Play Ball: Avoiding Shoulder and Elbow Injuries
Now that spring is finally in the air, it is time to play baseball. When it comes to baseball and other overhead sports, health care professionals like myself typically think about shoulder and elbow injuries and their rehabilitation. With the start of baseball season, a large number of visits to the doctor are for injuries to the shoulder and elbow. Seeing as how the season is still young, the best sort of medicine is preventative medicine, or avoiding injury altogether.
Since the year 2000, baseball injures have risen five to six fold with an overabundance of them coming in the form of shoulder and elbow injuries. The most common injuries associated with overhead throwing sports, particularly baseball, are rotator cuff tears, rotator cuff tendonitis or tendinopathy, rotator cuff impingement, and sprains and strains to the inside of the throwing elbow. In order to understand how these injuries can be avoided, a brief overview of the injuries themselves is helpful.
Rotator Cuff Tear
A rotator cuff tear is a common cause of pain and disability in the adult population. The rotator cuff is a group of four muscles and their tendons. These four muscles (supraspinatus, infraspinatus, subscapularis, and teres minor) originate on the shoulder blade (scapula) and together form a single tendon that covers the upper end of the arm (the head of the humerus). The rotator cuff functions to stabilize the ball of the humerus in the socket as well as lift and rotate the arm and shoulder. Tears to the supraspinatus are the most common, but tears to other parts of the cuff are also possible. When a tear exists, pain is often associated with movement such as lifting, pushing or pulling. Severe tears can lead to the inability to lift the involved arm.
Rotator Cuff Tendonitis
Tendonitis most simply stated is inflammation (‘itis’) of a tendon. When referring to the shoulder, the rotator cuff tendons, primarily the supraspinatus, becomes inflamed. There are several reasons that inflammation can develop such as overuse, muscle imbalance, decreased flexibility, rotator cuff weakness, or poor throwing mechanics.
Rotator Cuff Impingement Syndrome
Rotator cuff impingement is one of the most common forms of shoulder pain in the adult. The acromion is a portion of the shoulder blade that extends over the rotator cuff tendons at the shoulder. Shoulder impingement occurs when the arm is lifted and the cuff tendons become pinched or rub against the underside of the acromion. This pinching action produces pain when the arm is lifted, classically through an arc of movement. This rubbing and pinching of the cuff tendons can lead to inflammation, fraying or tearing of the tendons.
Little Leaguers Elbow
A relatively common elbow injury in the overhead throwing athlete is referred to as “Little Leaguers elbow.” This injury presents as pain on the inside portion of the throwing elbow, immediately adjacent the boney bump. This pain develops from repetitive strain from the throwing motion resulting in degeneration of the tendons and ligaments that attach to the inside of the elbow. The high stresses that these structures absorb can lead to tearing of the ligaments, fraying of the tendons, or even the tendon pulling parts of the bone away. When this happens, it can interfere with normal boney development of the young skeleton and lead to deformity.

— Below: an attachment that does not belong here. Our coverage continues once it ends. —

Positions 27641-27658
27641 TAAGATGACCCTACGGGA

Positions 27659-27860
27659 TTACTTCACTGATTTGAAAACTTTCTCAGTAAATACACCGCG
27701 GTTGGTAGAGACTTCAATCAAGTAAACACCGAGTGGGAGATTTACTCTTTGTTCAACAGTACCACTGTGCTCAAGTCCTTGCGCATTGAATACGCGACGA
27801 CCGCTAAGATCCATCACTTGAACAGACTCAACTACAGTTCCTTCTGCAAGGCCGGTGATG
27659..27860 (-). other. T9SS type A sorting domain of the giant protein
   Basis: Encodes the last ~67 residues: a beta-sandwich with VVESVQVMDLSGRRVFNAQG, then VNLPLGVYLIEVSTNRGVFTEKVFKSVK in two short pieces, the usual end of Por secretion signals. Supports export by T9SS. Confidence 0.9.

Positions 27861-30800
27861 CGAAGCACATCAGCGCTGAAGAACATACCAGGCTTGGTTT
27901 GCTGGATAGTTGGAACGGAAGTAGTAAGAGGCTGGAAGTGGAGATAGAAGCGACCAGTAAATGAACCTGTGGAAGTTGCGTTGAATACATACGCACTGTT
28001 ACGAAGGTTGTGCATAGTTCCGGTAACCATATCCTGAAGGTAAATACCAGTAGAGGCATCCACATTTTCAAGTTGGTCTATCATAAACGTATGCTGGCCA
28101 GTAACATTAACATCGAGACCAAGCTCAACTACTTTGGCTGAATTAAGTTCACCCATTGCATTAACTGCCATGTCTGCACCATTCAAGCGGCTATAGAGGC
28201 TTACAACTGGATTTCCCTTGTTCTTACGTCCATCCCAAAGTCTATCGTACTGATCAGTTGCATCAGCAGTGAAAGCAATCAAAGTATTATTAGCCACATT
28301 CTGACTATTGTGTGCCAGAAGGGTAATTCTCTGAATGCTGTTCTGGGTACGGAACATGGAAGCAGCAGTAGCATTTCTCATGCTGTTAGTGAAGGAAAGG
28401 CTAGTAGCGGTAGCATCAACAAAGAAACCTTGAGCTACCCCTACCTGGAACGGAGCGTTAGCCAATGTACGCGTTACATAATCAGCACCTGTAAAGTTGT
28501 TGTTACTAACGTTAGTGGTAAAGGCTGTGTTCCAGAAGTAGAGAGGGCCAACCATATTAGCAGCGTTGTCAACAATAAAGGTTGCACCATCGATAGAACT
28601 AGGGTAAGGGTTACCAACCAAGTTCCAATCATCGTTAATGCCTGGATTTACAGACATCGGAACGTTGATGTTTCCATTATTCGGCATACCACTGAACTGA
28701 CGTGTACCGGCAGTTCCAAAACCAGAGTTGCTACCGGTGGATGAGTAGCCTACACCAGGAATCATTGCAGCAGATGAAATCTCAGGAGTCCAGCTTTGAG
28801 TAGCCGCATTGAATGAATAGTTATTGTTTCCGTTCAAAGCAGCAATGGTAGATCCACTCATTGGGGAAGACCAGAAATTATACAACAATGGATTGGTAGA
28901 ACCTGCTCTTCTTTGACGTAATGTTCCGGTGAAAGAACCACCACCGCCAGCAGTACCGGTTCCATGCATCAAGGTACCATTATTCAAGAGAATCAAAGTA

The overwhelming belief amongst the medical community is that prevention is key. Dr. James Andrews is the nation’s most trusted shoulder and elbow surgeon at the American Sports Medicine Institute (ASMI) in Birmingham, Alabama. In a recent interview, citing a recently published research study from ASMI, Dr. Andrews stated that the number one risk factor associated with shoulder and elbow injury was fatigue. Their study revealed a 36 times increase in the incidence of shoulder and elbow injuries when an athlete is fatigued. Another significant concern on the part of Dr. Andrews was the severity of injuries at young ages. According to Dr. Andrews, the younger an athlete is that requires surgery, the harder it is to get them back to that sport. He also states that injuries that occur in the earlier developmental stages of life often result in multiple surgeries.
There are numerous factors that lead to FATIGUE of the shoulder and elbow in the overhead throwing athlete.
As mentioned before, preventative medicine is the best medicine, so follow these guidelines in order to prevent a throwing injury. Start by addressing flexibility of the whole body. The throwing motion is a complex aggressive total body motion. Having adequate flexibility helps prevent injuries to the muscles, tendons, and the joints that they cross over. Starting a rotator cuff strengthening and scapular stabilization program is essential. And when available, ask for feedback on the actual throwing motion in attempt to identify biomechanical flaws that may not be causing pain at the time, but may lead to premature breakdown in the future.
By following these guidelines and suggestions, you can practice preventative medicine this baseball season. If you have any further questions, or for a complete assessment of flexibility, strength, and a rotator cuff strengthening program, contact the specialists at COAST Physical Therapy.
Dr. Andrews' recommendations for the prevention of shoulder and elbow injuries for a young baseball player
Little League Baseball Pitch Count Guidelines Pitch count restrictions based upon age:
Pitchers age 7-16 must abide by the following REST requirements:
Pitchers age 17 -18 must abide by the following REST requirements: